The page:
MMU gets update on pipeline construction bids

MARSHALL – On Wednesday night, members of the Marshall Municipal Utilities Commission got an update on the bidding process for the planned pipeline connecting Marshall with a third water supply. MMU staff and representatives from DGR Engineering presented some of the lowest bids to build the 27-mile Sandnes pipeline, as part of the commission’s regular meeting. The engineers said they would have a full report and a bid recommendation ready for a special meeting of the commission next week.

The bids for pipeline construction were let earlier in the day on Wednesday. Dan Nebelsick of DGR Engineering said a total of 10 bids were opened, which indicated “very good interest” in the project. Several bids came in lower than an engineer’s estimate for the project cost, Nebelsick said.

Nebelsick shared the four lowest bids for construction of the pipeline, which ranged from about $5.6 million to $6.1 million. The lowest bidder was Winter Bros. Underground of Sioux Falls, S.D., with a total base bid of $5.6 million.

One factor that MMU commissioners would need to consider in approving construction bids is whether to go with the base bid, or an alternate bid, Nebelsick said. He said the changes included in the alternate bid would affect two miles of pipeline within the Marshall city limits. The alternate would add to the total cost of the pipeline but would allow MMU additional flexibility if more wells were added, or if water treatment facilities were changed in the future.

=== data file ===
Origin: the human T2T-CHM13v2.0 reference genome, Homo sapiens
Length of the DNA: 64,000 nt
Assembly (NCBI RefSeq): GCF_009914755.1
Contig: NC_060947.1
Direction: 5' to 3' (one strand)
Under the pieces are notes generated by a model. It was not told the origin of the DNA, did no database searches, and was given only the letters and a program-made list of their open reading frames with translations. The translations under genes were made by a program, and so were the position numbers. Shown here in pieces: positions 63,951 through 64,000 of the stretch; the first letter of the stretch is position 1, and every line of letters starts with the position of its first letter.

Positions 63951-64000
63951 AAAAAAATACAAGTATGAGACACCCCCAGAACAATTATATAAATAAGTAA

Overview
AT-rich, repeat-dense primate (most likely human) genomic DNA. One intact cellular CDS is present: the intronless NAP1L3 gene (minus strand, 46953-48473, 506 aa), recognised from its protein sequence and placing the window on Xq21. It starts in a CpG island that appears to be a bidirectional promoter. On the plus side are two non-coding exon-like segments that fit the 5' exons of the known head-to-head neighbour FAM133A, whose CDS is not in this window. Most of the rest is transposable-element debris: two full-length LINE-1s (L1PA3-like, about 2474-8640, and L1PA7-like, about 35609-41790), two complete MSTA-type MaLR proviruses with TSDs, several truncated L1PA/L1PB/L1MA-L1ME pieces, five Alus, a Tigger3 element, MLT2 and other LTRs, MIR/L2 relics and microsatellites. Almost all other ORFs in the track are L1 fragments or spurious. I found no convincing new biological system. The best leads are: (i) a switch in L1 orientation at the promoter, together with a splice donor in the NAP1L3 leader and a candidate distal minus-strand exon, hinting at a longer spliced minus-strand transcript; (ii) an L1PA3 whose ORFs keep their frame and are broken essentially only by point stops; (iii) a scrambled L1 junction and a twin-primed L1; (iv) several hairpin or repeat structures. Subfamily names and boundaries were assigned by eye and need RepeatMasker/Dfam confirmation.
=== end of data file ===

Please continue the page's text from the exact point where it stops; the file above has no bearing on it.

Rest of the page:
Nebelsick said DGR was working on a final bid tabulation and would report back to commissioners with a recommendation.

MMU commissioner David Grong asked if DGR had had any experience working with the low bidders for the project. Nebelsick said DGR has worked with Winter Bros. in the past. He said in past experience, the company was most successful at projects in rural settings, which would suit the Sandnes pipeline project.

Commissioners also asked about the legal and permitting preparations for the pipeline. MMU General Manager Brad Roos said the utility has township and city permits for the pipeline and is just waiting on right of way permits from the Minnesota Department of Transportation.

Commissioners briefly reviewed other bids related to the Sandnes pipeline, which were let earlier this month. MMU has received bids for portions of the pipeline project at the well field and the city water treatment plant, as well as for PVC pipes for the actual line. (In order to be eligible for an exemption from state sales tax on the pipeline materials, MMU needs to purchase the pipes directly, instead of letting a contractor buy them.)

Although action items to award bids in those areas were on the commission’s agenda Wednesday, commissioners said they weren’t comfortable awarding bids yet. Grong and MMU Commission Chairman Bill Ziegenhagen said it would make more sense to wait until the contract for installing the pipeline was awarded next week. In three separate votes, commissioners tabled awarding the bids until Jan. 29.